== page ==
I am a degree'd computer programmer with a Bachelor of Science in Computer Science from Trinity University in 1999. I also have a Bachelor of Arts in English Literature degree from Trinity University from 1991. Much of the computer science course work was based on algorithm design and measuring efficiencies of those algorithms, along with software testing, critical thinking, coding style, building code from scratch, and repeatedly engaging in steep learning curves. However, I have been programming since 1981, beginning on Tandy Company's TRS-80 (Models I,II,&III) and primarily BASIC, though also some COBOL, ALGOL, and FORTRAN. I programmed my first text-based adventure game with a friend in 1982-83, and moved on to a Spaceship design game in 1984. I was exposed to computers at such an early age because my father was an enginnering executive at United Technologies, and thus I saw TelNet, ELM, PINE, the instantiation of the Hewlitt-Packard company, CAD systems, and other great stuff from 1980 onwards.
I primarily think in C language. I use the NASA Style Guide for my C Programming.
C++ was written in C and essentially created structural classes and class methods so the programmer did not always have to rewrite the class structures over and over; the compiler C++ was written in C as well. Everything Microsoft did until XP was was written in C Language.
BASIC, FORTRAN, ALGOL, COBOL
Yes, I have programmed with these and feel confident I could upgrade your mainframe, but other than government legacy work (Y2K?!!) why would anyone use these now?
Python was supposedly invented in the 1990's by some lone individual, except that I remember using a Python like scripting language in the C preprocesser to directly effect cache memory in 1982, during my work with Pi which helped get me into Trinity University on scholarship. Python is my favorite prototyping language and i used it in the creation of Star Wars: Galaxy of Heroes before I sold that game and Star Wars: Force Commander to Disney during the LucasArts deal in 2015. It seems to have since been resold twice more and I am no longer credited at all for creating both of those products from scratch using Python, NumPy, and Pygame in Python2. I then moved the code I wrote into C++ with MicroSoft Visual Studio, and then again into Dessault Systems, because that was the programming environment that Disney was using at that time, and they had just finished Kingdom Hearts with that system. My point is, Python is a great language for prototyping becuase before it was used as a scripting, web-scraping language, a coder could just make anything up-- there were few keywords. But it is a powerful command line language.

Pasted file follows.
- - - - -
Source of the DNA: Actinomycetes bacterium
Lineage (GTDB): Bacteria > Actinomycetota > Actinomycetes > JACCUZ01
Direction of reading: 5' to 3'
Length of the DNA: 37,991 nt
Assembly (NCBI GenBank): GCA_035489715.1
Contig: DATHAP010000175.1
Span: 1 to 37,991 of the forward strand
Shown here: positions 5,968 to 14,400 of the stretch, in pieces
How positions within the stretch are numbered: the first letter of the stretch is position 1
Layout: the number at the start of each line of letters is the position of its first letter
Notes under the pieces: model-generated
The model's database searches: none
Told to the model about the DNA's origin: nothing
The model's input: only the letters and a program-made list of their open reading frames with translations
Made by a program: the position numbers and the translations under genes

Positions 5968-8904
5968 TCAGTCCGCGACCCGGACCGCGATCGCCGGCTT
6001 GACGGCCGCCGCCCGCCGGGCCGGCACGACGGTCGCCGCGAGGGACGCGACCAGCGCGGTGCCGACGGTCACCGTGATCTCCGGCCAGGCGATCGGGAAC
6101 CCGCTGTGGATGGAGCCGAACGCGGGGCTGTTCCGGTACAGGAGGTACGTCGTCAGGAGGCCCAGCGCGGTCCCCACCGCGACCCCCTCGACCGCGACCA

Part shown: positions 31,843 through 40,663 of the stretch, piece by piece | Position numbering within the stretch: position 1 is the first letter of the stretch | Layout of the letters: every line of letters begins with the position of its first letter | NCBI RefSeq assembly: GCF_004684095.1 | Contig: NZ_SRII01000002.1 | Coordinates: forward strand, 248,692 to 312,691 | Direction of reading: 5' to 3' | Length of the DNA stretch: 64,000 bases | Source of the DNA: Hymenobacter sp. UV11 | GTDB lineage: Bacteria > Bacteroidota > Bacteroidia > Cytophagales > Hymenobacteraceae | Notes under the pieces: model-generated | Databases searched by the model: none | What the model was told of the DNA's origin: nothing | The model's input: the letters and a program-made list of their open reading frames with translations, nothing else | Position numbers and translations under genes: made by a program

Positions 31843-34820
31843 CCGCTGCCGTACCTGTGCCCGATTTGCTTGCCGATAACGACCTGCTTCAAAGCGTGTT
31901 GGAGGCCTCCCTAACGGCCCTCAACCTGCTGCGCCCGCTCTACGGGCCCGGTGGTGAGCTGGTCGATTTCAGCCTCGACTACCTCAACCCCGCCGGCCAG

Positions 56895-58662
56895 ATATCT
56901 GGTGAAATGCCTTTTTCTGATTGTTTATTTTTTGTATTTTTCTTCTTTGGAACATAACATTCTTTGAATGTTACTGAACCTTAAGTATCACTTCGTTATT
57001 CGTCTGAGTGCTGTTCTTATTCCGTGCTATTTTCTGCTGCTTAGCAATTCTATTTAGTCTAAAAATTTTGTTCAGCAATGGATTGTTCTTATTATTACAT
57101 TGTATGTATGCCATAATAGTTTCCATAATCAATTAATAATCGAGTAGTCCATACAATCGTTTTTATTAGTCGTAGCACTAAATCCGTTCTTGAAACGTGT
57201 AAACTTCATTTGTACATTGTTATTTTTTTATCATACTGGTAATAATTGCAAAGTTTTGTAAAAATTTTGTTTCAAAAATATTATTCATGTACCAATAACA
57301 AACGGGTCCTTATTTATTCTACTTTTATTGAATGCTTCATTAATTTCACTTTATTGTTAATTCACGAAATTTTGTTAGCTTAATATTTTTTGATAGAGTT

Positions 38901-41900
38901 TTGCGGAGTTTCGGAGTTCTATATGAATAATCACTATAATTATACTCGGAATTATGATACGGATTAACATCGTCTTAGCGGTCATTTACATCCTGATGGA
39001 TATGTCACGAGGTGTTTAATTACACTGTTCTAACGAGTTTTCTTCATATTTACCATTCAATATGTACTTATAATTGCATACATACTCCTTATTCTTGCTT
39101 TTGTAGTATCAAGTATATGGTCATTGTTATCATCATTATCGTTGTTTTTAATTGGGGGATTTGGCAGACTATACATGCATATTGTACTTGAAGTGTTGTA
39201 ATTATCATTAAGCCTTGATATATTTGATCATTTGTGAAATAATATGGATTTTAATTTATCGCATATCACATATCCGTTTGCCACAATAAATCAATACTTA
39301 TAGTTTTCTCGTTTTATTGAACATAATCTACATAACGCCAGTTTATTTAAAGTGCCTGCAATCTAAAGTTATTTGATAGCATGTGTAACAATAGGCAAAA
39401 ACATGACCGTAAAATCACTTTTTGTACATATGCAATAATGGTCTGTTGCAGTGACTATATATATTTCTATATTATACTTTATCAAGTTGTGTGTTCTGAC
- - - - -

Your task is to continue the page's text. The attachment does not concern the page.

SQL (Structured Query Language)
SQL, first known as SeQeL from IBM, then made less proprietary and made SQL, and now with MongoDB and other NoSQL databases, it starting to become some kind of langauge to ignore. But the logic of SQL will not fade. I am competent in these databases SQLLite, MySQL, MariaDB, MS SQLServer, PostGreSQL, and MongoDB. On my own machine for development, I have the MS side IIS with SQLServer; on the Manjaro Linux side I have Apache2 httpd with MariaDB with PHPMyAdmin on port 8080, I have Nginx and PostGreSQL on port 80, and I have Apache TomCat 10 with MongoDB on port 8081.
The SGML Languages (Structured Grammatical MarkUp Languages) this includes stuff like SGML, HTML, WML, VRML, HDML, XML etc.
I program JAVA on my Manjaro Linux partition, and I manage those various JAVA incarnations with SDKMan which is a nifty CLI interface version amanager and SDK manager. I use my TomCat web server for the JAVA stuff. Though powerful, something to remember is that JAVA is an interpreted language and is 23 times SLOWER than C Language. Still... even today.... But JAVA will run on your toaster oven if it has the JVM installed on the toaster oven.
Scheme and LISP (and J language)
The Scheme dialect of LISP and LISP proper are the only functional languages I know, and J language as well. The early Dr. RACKET IDE for LISP I used at Trinity was supposedly from Rice University in Houston, although now there seem to be at least 5 good IDE's for LISP. LISP and other functional languages are far more popular in Germany and Eastern Europe than in the United States. The last time I used LISP was for actual Lambda Calculus (off which LISP is formally based) when i used the C Preprocessor to upgrade the physics engine of Unreal Engine IV in 2015, via MATLAB. If a physics equation describing lightning or fog was in an easily transferable equation directly to Lambda Calculus and thus LISP, I simplky used it, otherwise I would put in MATLAB, and let it do it's magic, and then put it all in the C cpp on a 32 Gig Intel machine in 2014-15, and let it compile for over 24 hours until I got an executable library eatable by graphics GPU's.
I used J once with Microsoft's J editor. I think at this point LISP is simply more robust and J, like FoxPro, is unsupported and forgotten.
FMOD and Sound Design using Computation
During the time of my computational flower in 2014-2015, during that time of pushing Python, Unreal Engine IV, MATLAB and C to the limits, I also designed a sound filter based off of various tone stacks that are actual physical circuits found in tube amplifiers, like the Bandaxal Tone Stack and the Fender TMB Tone stack, and threw it out with MATLAB and Octave the Open-Source MATLAB. I lost that and a lot of other personally designed software when I lost my external 3T disk drive to an idiotic Mac user who felt he needed to reformat my drive to plug into his Mac. I so glad that guy is still doing time in prison. Like Honestly. I hope he never gets out and gets Corona Virus. Anyhoo, yes I have designed software sound filters. Also, using FMOD with C++ for video game sound design. In the old days was Windows Media Layer.